The faith of the SF writer

From James P. Hogan’s THE GENESIS MACHINE:

The Aub that Clifford grew to know better during this time turned out to be even better than his first impressions had suggested. Like Clifford, he was preoccupied, almost obsessed, with a compulsive urge to add further to the stock of human scientific knowledge; he had no political persuasions and few ideological beliefs, certainly none that could be classed as part of any recognizable formal system. He accepted as so self-evident that it was not worthy of debate the axiom that only the harnessing of knowledge to create universal wealth and security could provide a permanent solution to the world’s problems. It was not, however, the desire to discharge any moral obligation to the rest of humanity that spurred him Onward; it was simply his insatiable curiosity and the need to exercise his own extraordinary inventive abilities.

Actually, “do what thou wilt shall be the whole of the law” is not exactly a new or aspiritual concept. The fact that adding to the stock of human scientific knowledge is what one wilts doesn’t change the fact that as described here, it is an entirely selfish exercise and however desirable it might be in comparison with another who wilts genocide or forced sexual pleasure derived by the use of violence and physical strength, it hails from the same ethical source.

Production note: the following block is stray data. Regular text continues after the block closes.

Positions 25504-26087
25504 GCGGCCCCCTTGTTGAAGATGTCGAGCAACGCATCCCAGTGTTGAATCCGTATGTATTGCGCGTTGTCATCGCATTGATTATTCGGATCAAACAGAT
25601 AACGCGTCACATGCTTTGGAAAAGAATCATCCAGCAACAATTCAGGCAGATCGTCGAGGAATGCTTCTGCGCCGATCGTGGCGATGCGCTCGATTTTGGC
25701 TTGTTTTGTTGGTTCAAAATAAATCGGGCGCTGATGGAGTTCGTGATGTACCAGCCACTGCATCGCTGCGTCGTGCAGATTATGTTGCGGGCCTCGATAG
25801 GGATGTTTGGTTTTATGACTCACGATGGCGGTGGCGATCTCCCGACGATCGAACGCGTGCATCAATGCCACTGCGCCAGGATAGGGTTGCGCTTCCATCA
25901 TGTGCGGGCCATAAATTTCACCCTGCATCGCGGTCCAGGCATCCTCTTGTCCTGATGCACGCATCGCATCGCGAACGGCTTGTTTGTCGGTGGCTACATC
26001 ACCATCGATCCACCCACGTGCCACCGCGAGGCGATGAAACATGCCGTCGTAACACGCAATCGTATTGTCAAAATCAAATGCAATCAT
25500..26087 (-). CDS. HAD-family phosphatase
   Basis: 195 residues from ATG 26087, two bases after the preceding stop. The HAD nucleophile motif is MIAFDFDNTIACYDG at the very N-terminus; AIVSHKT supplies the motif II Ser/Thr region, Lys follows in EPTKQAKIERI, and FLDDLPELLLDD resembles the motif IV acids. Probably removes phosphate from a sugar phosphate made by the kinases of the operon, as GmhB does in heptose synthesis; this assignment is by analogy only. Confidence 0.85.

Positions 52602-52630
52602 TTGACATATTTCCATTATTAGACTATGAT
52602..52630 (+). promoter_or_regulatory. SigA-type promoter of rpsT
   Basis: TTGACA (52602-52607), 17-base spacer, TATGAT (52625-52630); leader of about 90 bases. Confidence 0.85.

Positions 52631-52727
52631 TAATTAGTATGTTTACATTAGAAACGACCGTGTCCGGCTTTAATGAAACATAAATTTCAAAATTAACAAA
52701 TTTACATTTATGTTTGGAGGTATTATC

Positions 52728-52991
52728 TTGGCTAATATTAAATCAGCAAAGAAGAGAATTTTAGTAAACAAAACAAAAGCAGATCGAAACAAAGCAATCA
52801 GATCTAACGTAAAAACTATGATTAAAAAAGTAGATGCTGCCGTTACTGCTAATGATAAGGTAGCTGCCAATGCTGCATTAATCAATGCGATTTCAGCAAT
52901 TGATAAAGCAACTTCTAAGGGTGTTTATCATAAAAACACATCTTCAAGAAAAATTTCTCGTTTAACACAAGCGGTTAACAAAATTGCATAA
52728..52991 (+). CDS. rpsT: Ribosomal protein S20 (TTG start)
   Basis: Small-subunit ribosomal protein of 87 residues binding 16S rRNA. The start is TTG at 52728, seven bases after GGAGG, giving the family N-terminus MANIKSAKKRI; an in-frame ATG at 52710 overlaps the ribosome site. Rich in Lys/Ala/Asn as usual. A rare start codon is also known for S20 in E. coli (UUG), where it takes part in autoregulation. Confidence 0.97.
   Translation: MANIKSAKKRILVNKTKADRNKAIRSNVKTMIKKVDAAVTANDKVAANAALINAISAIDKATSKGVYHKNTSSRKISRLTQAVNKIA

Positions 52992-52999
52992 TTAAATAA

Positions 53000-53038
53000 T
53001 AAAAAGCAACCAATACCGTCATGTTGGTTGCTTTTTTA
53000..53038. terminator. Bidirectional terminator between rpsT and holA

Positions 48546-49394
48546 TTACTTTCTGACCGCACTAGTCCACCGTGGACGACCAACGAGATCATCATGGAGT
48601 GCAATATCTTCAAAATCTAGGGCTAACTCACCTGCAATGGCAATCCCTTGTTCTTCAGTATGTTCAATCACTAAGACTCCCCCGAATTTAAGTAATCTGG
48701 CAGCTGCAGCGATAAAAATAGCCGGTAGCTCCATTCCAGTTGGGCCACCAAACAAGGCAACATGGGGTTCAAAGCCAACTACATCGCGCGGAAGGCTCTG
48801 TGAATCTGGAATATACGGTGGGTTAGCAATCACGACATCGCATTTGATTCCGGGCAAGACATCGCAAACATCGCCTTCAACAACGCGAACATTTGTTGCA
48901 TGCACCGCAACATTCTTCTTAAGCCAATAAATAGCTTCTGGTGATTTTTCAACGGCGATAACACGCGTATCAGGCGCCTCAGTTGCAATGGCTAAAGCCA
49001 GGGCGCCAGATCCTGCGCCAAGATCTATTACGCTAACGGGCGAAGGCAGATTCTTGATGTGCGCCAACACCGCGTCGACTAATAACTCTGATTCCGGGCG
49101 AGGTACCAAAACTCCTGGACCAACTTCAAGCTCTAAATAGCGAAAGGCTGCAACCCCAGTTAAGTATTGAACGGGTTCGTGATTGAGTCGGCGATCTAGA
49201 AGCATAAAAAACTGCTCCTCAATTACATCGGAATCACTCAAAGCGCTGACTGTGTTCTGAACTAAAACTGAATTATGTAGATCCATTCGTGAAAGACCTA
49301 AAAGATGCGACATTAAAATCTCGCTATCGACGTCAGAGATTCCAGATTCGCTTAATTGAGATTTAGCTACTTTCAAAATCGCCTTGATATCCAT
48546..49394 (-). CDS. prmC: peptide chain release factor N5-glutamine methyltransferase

Indeed, the notion that knowledge – for which “education” appears to be considered an adequate substitute, if not wholly synonymous – will provide a permanent solution has become a veritable religion of its own. It is a faith every bit as blind as the Communist religion; although it lacks a single, extraordinary prophet it does have a handy priesthood in the secular SF-writing community.

Handicapped by their youthful social inadequacies, this fairly intelligent group of people nevertheless can be depended upon to get it wildly wrong whenever it comes to the basics of human interaction. This is not only why their futuristic techno-utopias are usually designed to mimic economic and political models which are already defunct, but why their sex scenes are unspeakable disasters so clumsy as to make romance novels look sophisticated. The reason that the woman always takes the sexual initiative in an SF novel is that the overweight wallflower who has written the book cannot for the life of him imagine how one would even begin to go about seducing a woman.

The SF-writing community sometimes reminds me of the journalism crowd, another group notoriously bad at self-examination. They are smug in their certainty that they have no ideology, even as they go about the act of propagandistically furthering the supposedly non-existent beast.